**** out of *****
Some movies aspire to be important films that reflect and comment on our society.
Other films are content simply to entertain, and “Jet Li’s Fearless” is one of them.
It’s not an important film by any measure, and it certainly brings nothing new to the veritably large oeuvre of martial arts films.
However, “Fearless” does entertain. The fight sequences, which are choreographed by Yuen Woo Ping (“The Matrix” trilogy, “Kill Bill”), are a wonderful medley of dance and brutal skill.
This dance comparison is also fitting because Jet Li is to martial arts films what Fred Astaire was to classic movie musicals; their skill is undeniable, and they both embody their respective genres.
“Fearless” is the story of Huo Yuanjia (Li) who begins the movie as a confident, serene practitioner of the Jingwu school of fighting, able to defeat his opponents without killing them.
Yuanjia is China’s representative at a tournament put on by the Chinese Foreign Chamber of Commerce where he will face four different fighters, including a Spanish swordsman, a British boxer and a Japanese martial artist.
Yuanjia, of course, masterfully defeats his first three opponents. The Japanese fighter, Tanaka (Shidou Nakamura), is the remaining challenger. Here the story pauses for a flashback that takes up most of the film and informs us of Yuanjia’s journey to this fateful day.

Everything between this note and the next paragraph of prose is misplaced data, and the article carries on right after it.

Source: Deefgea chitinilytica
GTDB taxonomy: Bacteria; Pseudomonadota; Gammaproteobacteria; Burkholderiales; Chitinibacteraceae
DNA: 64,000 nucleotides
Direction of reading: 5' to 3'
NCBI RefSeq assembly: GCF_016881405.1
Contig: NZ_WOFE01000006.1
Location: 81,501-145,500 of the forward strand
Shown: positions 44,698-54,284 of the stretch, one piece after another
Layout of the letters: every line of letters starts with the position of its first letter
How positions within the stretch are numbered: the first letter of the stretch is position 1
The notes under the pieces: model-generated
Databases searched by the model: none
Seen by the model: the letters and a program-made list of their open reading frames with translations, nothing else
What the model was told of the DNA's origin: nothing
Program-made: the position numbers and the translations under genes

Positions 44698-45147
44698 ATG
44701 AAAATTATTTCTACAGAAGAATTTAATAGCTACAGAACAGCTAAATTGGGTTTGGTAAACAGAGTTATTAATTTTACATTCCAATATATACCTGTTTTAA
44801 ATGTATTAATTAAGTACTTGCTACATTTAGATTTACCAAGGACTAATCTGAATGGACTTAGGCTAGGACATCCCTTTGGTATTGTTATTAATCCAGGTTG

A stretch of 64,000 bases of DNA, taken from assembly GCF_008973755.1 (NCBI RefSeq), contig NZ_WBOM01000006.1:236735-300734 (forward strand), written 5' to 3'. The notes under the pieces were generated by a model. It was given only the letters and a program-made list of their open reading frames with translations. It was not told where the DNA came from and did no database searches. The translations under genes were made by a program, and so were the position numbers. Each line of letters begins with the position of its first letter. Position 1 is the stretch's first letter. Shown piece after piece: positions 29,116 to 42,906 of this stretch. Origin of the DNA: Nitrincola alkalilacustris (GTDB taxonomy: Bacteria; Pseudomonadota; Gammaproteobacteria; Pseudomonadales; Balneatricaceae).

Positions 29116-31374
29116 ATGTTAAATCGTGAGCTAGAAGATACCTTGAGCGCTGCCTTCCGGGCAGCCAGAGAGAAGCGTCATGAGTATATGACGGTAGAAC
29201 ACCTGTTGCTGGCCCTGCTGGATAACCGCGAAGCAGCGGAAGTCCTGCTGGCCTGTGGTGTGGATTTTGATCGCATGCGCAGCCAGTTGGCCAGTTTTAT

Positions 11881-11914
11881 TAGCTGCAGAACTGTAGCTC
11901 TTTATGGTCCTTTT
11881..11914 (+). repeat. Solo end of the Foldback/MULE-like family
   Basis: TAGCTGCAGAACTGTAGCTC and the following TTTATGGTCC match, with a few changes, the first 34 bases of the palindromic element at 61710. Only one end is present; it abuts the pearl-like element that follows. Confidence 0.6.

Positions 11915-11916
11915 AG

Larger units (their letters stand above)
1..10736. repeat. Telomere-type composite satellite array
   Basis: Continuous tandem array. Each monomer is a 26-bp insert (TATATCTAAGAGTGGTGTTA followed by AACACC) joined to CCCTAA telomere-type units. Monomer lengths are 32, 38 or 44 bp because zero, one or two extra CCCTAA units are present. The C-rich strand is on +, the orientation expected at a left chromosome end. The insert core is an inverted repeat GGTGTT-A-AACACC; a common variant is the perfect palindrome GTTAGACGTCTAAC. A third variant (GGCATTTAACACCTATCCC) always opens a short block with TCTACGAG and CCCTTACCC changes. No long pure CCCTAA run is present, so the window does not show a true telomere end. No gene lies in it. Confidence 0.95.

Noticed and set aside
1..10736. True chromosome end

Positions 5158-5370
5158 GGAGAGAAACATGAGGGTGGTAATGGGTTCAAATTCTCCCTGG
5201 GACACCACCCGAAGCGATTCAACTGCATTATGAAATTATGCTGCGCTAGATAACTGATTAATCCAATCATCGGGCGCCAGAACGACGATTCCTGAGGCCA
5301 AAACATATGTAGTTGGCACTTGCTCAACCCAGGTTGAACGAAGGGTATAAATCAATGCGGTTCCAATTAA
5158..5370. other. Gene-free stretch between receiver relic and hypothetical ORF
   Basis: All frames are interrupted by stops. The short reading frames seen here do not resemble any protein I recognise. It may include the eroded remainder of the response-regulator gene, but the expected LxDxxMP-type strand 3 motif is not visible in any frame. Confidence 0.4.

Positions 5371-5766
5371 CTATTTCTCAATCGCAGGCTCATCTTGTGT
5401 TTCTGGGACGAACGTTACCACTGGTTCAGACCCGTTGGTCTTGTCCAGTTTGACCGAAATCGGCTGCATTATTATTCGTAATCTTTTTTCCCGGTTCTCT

Yuanjia is a familiar character for Li, who often plays a stoic hero in his films.
But in “Fearless” we are allowed to see Li’s character when he is a young and impetuous fighter intent on becoming the champion of his hometown of Tianjin.
In these early scenes, Li wears an impish grin and fights with boastful swagger. One of the best fight scenes in the movie occurs on the top of a very high wooden platform as Li and his opponent duke it out, all the while trying to avoid plummeting to their death below.
As with all hero stories, something tragic happens that stems from the Yuanjia’s hubris.
Without giving too much away, I will say that Yuanjia leaves Tianjin a chastened and broken man. He is, expectedly, nursed back to health by a group of villagers including a wise, blind woman named Yeuci (Betty Sun).
These scenes are the most problematic in the film.
They are filled with characters spouting various pseudo-Sun Tzuisms about being at one with yourself, which I suppose are a necessary part of any martial arts film, but don’t help “Fearless” to transcend its genre and become something special.
Nevertheless, this is an entertaining take on the archetypical hero story and it’s brimming with great fight scenes.
If this is Li’s last martial arts film (as the trailer for “Fearless” claims), he is indeed going out at the top of his form.
Staff writer Jeff Schwartz can be reached at firstname.lastname@example.org